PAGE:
Norepinephrine increases glycolysis and oxidative metabolism in astrocytes.23 Its penetration over the intact blood–brain barrier is poor24 but increases in animal models after barrier disruption by intracarotid injection of hypertonic urea; simultaneously, CBF and metabolism increase.4,5 In bacterial meningitis, a certain extent of barrier disruption is likely to occur.2,3 However, 2 separate lines of evidence from the present study suggest that at clinically relevant dosing rates, intravenously infused norepinephrine does not enter the brain to an extent that increases global cerebral metabolism. First, no net flux was observed in patients or healthy subjects at baseline, during norepinephrine infusion, or in patients during propofol infusion. Secondly, even during high infusion rates of norepinephrine no effects were observed to suggest an independent cerebral action of norepinephrine. The slight reduction in CMRO2 observed during norepinephrine infusion may be caused by an underestimation of the CBF change inherent in the Kety-Schmidt technique.9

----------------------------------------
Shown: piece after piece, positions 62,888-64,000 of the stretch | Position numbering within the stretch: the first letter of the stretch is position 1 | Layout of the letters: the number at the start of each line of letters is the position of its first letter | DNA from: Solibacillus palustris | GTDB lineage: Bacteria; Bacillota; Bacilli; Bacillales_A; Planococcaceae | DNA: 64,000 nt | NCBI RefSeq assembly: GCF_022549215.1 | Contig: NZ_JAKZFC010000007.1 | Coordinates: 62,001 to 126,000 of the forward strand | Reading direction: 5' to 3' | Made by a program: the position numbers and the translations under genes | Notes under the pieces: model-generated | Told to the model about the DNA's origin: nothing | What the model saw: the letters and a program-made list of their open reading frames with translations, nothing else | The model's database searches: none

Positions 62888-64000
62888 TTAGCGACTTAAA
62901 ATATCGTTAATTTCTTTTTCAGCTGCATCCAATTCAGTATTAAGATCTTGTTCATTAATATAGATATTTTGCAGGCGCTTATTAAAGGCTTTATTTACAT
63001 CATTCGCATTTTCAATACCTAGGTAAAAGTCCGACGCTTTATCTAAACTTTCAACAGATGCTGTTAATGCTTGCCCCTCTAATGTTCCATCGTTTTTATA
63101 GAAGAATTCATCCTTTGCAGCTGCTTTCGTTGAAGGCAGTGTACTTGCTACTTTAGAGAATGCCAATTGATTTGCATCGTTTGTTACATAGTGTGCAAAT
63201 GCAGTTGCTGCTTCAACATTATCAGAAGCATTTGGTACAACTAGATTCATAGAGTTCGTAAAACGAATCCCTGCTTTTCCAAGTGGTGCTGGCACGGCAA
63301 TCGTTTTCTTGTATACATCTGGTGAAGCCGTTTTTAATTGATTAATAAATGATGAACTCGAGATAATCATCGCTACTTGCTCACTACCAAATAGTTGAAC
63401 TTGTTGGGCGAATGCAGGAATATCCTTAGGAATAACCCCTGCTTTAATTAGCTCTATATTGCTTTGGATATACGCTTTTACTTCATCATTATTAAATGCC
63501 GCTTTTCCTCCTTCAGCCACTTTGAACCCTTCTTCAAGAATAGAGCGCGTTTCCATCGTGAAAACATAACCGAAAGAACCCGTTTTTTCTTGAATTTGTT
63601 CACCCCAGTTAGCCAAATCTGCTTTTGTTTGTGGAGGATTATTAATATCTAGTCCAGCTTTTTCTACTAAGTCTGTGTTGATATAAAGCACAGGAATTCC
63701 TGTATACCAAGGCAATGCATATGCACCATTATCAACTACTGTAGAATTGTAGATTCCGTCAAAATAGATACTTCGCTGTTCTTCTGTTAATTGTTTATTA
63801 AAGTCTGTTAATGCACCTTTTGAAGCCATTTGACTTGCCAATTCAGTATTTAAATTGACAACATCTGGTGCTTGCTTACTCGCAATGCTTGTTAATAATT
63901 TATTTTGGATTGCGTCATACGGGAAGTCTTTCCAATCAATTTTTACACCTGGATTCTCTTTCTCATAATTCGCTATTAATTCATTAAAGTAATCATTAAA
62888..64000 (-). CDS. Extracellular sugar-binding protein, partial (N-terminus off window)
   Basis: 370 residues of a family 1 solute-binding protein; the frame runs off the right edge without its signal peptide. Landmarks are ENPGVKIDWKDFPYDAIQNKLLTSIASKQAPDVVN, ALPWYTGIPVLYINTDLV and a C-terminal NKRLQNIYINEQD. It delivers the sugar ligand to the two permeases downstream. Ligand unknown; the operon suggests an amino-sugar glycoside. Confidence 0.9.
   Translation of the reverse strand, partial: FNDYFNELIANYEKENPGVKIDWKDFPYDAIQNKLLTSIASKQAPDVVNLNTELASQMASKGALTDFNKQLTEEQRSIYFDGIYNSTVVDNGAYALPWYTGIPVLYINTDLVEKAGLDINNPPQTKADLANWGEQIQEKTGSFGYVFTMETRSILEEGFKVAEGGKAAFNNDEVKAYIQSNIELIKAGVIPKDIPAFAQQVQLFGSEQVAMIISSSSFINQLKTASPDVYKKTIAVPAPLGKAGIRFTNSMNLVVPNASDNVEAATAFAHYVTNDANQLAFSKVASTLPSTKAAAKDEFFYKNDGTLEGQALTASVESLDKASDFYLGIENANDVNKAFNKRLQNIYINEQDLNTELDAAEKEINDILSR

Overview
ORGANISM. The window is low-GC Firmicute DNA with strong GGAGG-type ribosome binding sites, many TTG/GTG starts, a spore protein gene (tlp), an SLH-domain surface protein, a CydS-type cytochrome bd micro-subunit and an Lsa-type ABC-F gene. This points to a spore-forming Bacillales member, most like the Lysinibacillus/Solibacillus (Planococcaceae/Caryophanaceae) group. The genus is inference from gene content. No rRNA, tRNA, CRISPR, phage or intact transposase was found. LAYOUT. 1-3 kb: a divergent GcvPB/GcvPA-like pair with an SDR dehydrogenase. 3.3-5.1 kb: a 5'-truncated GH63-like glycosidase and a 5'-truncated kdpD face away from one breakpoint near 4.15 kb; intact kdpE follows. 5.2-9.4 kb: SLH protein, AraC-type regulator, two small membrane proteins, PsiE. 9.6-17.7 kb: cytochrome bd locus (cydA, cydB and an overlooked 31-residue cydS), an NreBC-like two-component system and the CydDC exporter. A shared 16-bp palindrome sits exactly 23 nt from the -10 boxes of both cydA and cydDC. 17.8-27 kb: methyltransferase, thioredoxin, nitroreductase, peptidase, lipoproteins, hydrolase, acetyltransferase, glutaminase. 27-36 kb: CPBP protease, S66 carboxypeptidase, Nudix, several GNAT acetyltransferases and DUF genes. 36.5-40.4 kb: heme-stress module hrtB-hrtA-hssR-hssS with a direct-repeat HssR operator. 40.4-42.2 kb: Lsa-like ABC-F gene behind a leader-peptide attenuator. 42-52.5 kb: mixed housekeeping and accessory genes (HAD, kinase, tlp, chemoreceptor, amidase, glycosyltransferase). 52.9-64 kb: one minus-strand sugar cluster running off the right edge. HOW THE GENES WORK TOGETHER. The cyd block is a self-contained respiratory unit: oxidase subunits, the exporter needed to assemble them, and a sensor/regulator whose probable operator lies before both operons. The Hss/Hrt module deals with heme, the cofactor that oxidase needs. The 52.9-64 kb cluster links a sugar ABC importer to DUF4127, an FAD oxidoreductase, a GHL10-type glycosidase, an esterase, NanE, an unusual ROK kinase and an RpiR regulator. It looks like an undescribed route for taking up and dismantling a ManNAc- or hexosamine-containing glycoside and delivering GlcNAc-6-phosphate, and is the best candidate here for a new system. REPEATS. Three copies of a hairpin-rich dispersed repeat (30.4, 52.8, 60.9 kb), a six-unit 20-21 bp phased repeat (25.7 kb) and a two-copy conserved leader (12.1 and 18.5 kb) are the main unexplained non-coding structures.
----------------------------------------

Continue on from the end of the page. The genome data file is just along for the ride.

Sedatives such as propofol are often used in meningitis patients; a reduction in cerebral metabolism is suggested to be beneficial as it is assumed to be accompanied by a parallel reduction in CBF, cerebral blood volume, and ICP. This assumption has not previously been tested in humans with bacterial meningitis. In this study, propofol reduced CMRO2 but failed to reduce CBF. The change in the a-vDO2 also indicates a resetting of the relationship between CMRO2 and CBF. Several studies have found an unchanged a-vDO2 in healthy subjects during propofol sedation,25,26 even at doses leading to an isoelectric electroencephalogram.27 Taken together, the results suggest that cerebral metabolic coupling is impaired in patients with bacterial meningitis.
The low a-vDO2 and CMRO2 in meningitis patients at baseline agree with previous findings in these patients.10,17 Patients were infused with sedatives and analgesics throughout the study, which probably contributed to the low CMRO2. In contrast, the hyperthermia observed in patients would be expected to increase CMRO2.28 Patients were hypocapnic compared with controls; this reduces CBF in meningitis patients and volunteers but affects CMRO2 in neither patients nor volunteers.10